According to Marketing Week new data shows changes to the way people shop for groceries on foot of Covid-19 . But will grocery shopping habits really change long term?
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Growth in Online Grocery Sales
Data from Kantar shows that online grocery sales has jumped from 7.4% to 10.2% in the UK (April compared to March 2020) while in Ireland, online sales of groceries grew by 26.6% in March, up €6M in comparison to March 2019.
That still leaves a huge percentage of grocery sales being made in store. And certainly in Ireland the message from the supermarkets has been to leave online delivery to those who need it more, the elderly or essential workers.
In January 2020, we asked women about online vs offline shopping and at that time only 5% of respondents were buying their groceries online. At that time, they said things like,
- “Living out the country one cannot get groceries delivered.”
- “I shop in store for groceries so I can use my Dunnes vouchers”
- “I like to do groceries myself so I can pick what I’m getting like the freshest veg and bread and that the expiry dates are good.”
This week, we asked our panel what they thought of online grocery shopping and how that might change:
“I’ve been doing a big grocery shop now every 10 days or so instead of weekly. I haven’t bought anything online.”
“I order online from my local Supervalu using their click and collect service. This avoids me taking a delivery spot others may need, but means I don’t have to go in-store.”
In the UK, Sainsbury’s outgoing boss Mike Coupe said, “When people get into the habit of ordering their groceries online it’s likely to be sticky. Almost a third of our sales are now through SmartShop and once you’ve used it once and got used to it I suspect you won’t go back to the usual checkout.”
We’re not sure about this, our panel is telling us that they prefer to see the produce and check dates. Also supporting local suppliers has become important to people:
“I am also making an effort to support local suppliers and hope to continue this.”
Don’t Miss: What Women Think About Online Shopping
Frequency of Shopping
Apparently, the weekly shop is back, so while we are shopping less frequently we are spending more at the basket. For example, the weekly number of transactions at Tesco nearly halved in April but the average basket size doubled.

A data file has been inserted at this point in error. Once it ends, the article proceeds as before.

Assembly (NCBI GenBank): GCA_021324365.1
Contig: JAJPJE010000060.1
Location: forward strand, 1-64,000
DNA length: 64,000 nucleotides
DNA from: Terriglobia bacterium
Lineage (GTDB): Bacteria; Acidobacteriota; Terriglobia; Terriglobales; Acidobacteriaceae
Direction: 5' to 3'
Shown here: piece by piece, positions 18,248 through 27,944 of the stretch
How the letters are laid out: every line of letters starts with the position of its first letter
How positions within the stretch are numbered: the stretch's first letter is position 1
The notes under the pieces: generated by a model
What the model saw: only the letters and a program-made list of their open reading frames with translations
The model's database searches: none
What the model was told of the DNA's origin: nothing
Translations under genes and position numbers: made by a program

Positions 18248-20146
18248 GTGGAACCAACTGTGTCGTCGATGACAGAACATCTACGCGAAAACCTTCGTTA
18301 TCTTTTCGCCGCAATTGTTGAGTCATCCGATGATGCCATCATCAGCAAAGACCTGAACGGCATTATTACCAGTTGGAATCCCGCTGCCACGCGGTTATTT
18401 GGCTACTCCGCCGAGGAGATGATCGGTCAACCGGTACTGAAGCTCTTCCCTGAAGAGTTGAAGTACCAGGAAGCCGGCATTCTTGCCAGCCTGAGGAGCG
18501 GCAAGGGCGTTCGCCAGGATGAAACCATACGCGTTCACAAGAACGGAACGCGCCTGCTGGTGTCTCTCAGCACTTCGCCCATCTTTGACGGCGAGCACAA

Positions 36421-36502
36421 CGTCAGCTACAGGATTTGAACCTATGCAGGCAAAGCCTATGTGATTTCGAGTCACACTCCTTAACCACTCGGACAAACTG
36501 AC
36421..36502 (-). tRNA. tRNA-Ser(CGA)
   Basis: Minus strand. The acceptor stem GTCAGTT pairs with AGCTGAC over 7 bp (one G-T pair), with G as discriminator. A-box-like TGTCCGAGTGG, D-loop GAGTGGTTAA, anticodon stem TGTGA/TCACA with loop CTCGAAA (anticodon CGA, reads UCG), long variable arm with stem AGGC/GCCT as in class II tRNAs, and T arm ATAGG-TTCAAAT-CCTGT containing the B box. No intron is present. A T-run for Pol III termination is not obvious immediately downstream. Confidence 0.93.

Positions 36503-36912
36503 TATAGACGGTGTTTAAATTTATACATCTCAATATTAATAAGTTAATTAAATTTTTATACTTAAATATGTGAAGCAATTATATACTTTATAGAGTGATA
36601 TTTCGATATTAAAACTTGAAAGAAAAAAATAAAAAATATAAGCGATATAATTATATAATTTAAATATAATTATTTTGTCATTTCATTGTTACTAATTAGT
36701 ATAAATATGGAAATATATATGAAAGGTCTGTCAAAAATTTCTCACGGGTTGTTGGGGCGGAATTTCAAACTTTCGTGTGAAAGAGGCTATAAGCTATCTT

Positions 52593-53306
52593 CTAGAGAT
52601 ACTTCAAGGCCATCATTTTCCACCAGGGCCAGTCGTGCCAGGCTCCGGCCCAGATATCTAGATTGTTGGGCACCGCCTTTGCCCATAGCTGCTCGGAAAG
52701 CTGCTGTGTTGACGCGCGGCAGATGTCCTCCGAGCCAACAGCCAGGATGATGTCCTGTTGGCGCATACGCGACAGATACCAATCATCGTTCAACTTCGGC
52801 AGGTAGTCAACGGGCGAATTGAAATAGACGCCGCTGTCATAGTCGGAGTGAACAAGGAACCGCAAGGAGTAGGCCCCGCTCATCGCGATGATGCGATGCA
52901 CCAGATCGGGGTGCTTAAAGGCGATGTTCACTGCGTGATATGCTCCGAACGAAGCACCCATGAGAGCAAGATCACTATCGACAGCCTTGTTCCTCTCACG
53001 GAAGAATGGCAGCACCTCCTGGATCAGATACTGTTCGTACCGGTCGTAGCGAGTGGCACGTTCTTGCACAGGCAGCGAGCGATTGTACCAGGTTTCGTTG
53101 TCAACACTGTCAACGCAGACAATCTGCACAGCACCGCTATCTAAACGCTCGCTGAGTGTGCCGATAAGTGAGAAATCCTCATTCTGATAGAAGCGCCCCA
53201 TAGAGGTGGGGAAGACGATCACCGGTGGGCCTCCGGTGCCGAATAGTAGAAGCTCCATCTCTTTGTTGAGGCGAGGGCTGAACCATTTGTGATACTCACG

“People are shopping once a week, a little like they did 10 or 15 years ago, rather than two, three or four times a week that was happening before the crisis,” said Tesco boss Dave Lewis.
This has been the feedback of our panel members. For example,
“I am now trying to just do one big shop a week and try to avoid “nipping” into shops to buy a few things in between each big shop.”
“I used to shop nearly every day. Now I’m trying to only shop once a week.”
People also used to shop in multiple places but are doing that less:
“We used to do our shopping through click & collect with Tesco however at the moment we go instore. We also would do a top up and fruit / veg shop in Lidl or Aldi but this has practically stopped as I really don’t have the patience to be queuing for only a few items.”
New Players Move Online
Aldi has started selling groceries online for the first time in the UK, it is selling food parcels for sale online for £24.99 including delivery, containing 22 products including tinned soup, rice and pasta as well as antibacterial handwash and toilet paper. Aldi has previously only sold their ‘Special Buys’ range of non-food items, and wine online in the UK.
So far we haven’t seen any noises from Aldi Ireland. Could we also see the arrival of Dunnes Stores groceries online at some point?
When We Buy
Friday and Saturday remain the most popular days to go shopping, but the proportion of trips made Monday to Thursday has gone up.
Given schools are closed until September and most workplaces til end of summer, the shift to other days is likely to continue.
Shifts in Category Spend
According to Kantar, people are spending more on take-home groceries but less on other categories like clothes, on-the-go food, and general merchandise.
The latest retail data shows that 50% of households in Ireland bought baking supplies in recent weeks, with flour sales up 52% and sugar sales rising by 43%.
Sales of ethnic ingredients have also increased by 41% and herbs and spices by 61%.
“Now that I have more time to cook I’m cooking more from scratch.”
“I find that we are buying a lot more food with the kids here all the time and we use a lot more food”
When things ease and reopen we could see a big change there:
“I plan to spend money on clothes after lockdown.”
“The first thing I’m doing after this is over is heading to town to get honey chili chicken”
Here is what we think is coming or represents an opportunity for the grocery retailers:
- Click and Collect, the hybrid between the instore and the online experience. We’re already seeing that roll out in Ireland in more than one supermarket chain.
- Belts may need to tighten with job losses and reduced incomes so savvy shopping and take up on offers could rise. Shopping with a list will continue and awareness of impulse buying may heighten to keep weekly household food costs down.
- Food shopping for relatives as well as for the household will continue.
- Shopping locally, supporting local suppliers and being more aware of where food comes from. Buying Irish is going to matter even more.
- Innovations in technology – e.g. check stock before going to the shops.
As we move into new phases post-lockdown, it will be interesting to see what changes stick. Bread baking is perhaps here to stay!
Would you like tailored insights for your brand? Use our panels of engaged women and our dedicated private platform to gather critical insights to help influence women to deliver long term profitability. Contact us now to find how we can help.